What is clear is that the crisis has made it worse. And while the English NHS has set a possibly over-ambitious goal for trusts to return to full speed from September for outpatients, the three-month plans produced by Northern Irish trusts seem to set a more leisurely pace. The September targets add up to fewer than 20,000 first outpatient appointments, for example – whereas on average nearly 40,000 outpatient waits were completed each month before the crisis.
We have seen a long overdue start made to the process of focusing planned care into particular centres to improve productivity. But this needs to happen in the context of a sustained focus on this issue, with a detailed strategy addressing issues of capacity; the scaling-up of elective care centres and the outsourcing of care to the private sector. This would be accompanied by indicative timescales, monitoring frameworks, performance metrics, data analysis and expected outcomes.
And if there has been only narrow progress in addressing the long-term problems with waiting times in health, there has been none addressing the significant issues with social care that were brought into sharp relief by the virus. How will they be dealt with? We can only guess.
The response to the pandemic has shown that the health and care system can be agile, responsive. Collaboration can address silos and fragmented service delivery. Decisions were taken at pace and entire hospitals were reconfigured. Undoubtedly, lessons have been learned, and the Framework acknowledges that good practice and innovations such as increased use of virtual clinics and telephone triages should be embedded into primary and secondary care.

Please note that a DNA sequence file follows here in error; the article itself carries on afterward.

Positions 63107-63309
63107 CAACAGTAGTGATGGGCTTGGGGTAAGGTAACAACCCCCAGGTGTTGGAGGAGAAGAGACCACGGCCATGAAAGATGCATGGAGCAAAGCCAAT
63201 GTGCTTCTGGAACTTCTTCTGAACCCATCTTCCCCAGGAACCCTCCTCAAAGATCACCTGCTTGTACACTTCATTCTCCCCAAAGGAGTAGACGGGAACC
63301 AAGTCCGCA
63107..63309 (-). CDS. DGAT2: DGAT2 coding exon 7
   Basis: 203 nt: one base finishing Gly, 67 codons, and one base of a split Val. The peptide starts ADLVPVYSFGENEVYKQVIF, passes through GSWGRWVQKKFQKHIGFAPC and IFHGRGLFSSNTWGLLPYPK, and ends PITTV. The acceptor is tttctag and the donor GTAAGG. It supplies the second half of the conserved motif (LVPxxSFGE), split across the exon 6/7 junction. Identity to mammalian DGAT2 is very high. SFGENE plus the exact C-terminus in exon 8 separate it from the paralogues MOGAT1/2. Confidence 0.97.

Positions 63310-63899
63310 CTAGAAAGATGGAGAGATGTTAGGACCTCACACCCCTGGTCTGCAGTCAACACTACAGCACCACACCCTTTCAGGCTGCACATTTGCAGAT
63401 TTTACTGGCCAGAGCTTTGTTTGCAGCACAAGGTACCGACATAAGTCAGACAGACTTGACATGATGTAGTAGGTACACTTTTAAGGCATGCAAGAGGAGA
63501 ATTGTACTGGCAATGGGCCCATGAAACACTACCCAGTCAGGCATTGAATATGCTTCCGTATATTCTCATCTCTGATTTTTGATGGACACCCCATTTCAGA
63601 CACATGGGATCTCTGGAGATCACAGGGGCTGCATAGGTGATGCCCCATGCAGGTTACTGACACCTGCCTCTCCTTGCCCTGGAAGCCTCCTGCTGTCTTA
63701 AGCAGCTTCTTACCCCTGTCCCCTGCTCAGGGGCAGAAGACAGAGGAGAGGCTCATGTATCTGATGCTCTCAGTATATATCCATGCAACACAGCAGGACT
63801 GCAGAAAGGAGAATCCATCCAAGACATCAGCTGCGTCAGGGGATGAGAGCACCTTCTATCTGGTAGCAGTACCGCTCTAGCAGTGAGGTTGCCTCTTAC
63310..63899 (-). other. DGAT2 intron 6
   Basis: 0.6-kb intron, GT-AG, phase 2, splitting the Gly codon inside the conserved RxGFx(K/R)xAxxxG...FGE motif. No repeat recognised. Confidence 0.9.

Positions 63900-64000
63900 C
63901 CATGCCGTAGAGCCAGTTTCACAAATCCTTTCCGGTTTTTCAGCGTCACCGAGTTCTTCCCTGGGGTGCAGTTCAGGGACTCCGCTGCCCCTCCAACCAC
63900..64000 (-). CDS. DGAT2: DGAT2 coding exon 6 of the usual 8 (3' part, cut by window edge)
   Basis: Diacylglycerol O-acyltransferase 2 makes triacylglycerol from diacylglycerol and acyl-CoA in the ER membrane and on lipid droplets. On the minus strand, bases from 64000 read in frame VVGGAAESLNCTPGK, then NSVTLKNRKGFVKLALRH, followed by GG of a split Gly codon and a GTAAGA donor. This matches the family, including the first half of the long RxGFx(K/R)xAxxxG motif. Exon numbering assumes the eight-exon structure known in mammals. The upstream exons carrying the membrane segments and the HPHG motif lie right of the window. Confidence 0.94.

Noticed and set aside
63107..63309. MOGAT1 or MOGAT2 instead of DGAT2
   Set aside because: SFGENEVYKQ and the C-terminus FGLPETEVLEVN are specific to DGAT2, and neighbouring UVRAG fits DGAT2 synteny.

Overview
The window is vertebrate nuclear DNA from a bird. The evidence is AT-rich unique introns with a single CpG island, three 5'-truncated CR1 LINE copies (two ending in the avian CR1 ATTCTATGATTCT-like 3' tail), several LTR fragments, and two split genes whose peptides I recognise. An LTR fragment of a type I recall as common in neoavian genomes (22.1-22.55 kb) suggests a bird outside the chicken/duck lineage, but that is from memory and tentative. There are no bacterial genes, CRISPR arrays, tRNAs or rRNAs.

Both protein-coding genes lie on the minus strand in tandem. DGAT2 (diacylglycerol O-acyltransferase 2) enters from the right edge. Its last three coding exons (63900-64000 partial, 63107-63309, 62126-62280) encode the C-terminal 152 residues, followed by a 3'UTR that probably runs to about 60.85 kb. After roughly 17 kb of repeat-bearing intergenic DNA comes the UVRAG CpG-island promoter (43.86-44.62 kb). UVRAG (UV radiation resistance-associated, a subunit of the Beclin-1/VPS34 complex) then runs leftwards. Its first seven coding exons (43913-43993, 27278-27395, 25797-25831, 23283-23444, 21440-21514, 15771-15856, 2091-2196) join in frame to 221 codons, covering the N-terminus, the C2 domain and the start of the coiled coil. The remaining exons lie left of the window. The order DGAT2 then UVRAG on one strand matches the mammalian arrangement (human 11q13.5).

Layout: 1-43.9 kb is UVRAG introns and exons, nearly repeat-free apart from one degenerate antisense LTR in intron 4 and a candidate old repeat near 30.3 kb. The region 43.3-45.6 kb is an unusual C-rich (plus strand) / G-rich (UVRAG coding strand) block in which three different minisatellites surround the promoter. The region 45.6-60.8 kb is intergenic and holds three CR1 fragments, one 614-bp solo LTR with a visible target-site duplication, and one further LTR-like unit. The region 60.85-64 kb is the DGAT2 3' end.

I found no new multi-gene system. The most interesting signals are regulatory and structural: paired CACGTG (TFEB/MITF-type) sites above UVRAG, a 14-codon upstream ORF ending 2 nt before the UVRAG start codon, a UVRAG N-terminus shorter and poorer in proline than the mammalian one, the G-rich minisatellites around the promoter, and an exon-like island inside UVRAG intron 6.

These changes are welcome, and at their best develop some of the ideas that Bengoa recommended. But as his report suggested, progress will always be limited as long as unacceptable waiting times and poor social care hold back the system and the public’s trust in it.
The Framework sets out a proposed new management board to oversee the rebuilding of the health and social care system. But there is a risk that this becomes simply another bureaucratic layer in a system that we found in our research was already widely described by those who worked in it as complex, centralised and opaque.
In the aftermath of the largest pandemic for decades, rebuilding any health system will be onerous, let alone one with problems as deep-seated as Northern Ireland. Infection control measures will greatly slow productivity and impede progress, and it may not be realistic to expect significant improvements in 2020.
We cannot, however, tolerate any return to a system in perpetual crises with short-term sticking plaster solutions. Wringing our hands and repeatedly outlining the difficulties is not a sufficient response.
The global health care emergency witnessed an unprecedented outpouring of public support and goodwill towards the NHS. It is crucial to ensure that this goodwill is converted into the momentum and political will to make the required seismic changes. The challenges are gargantuan. After the virus, we desperately need a much better plan to address the fundamental issues and deliver a safe and sustainable system.
Heenan D and Dayan M (2020) “How long must we wait?”, Nuffield Trust comment.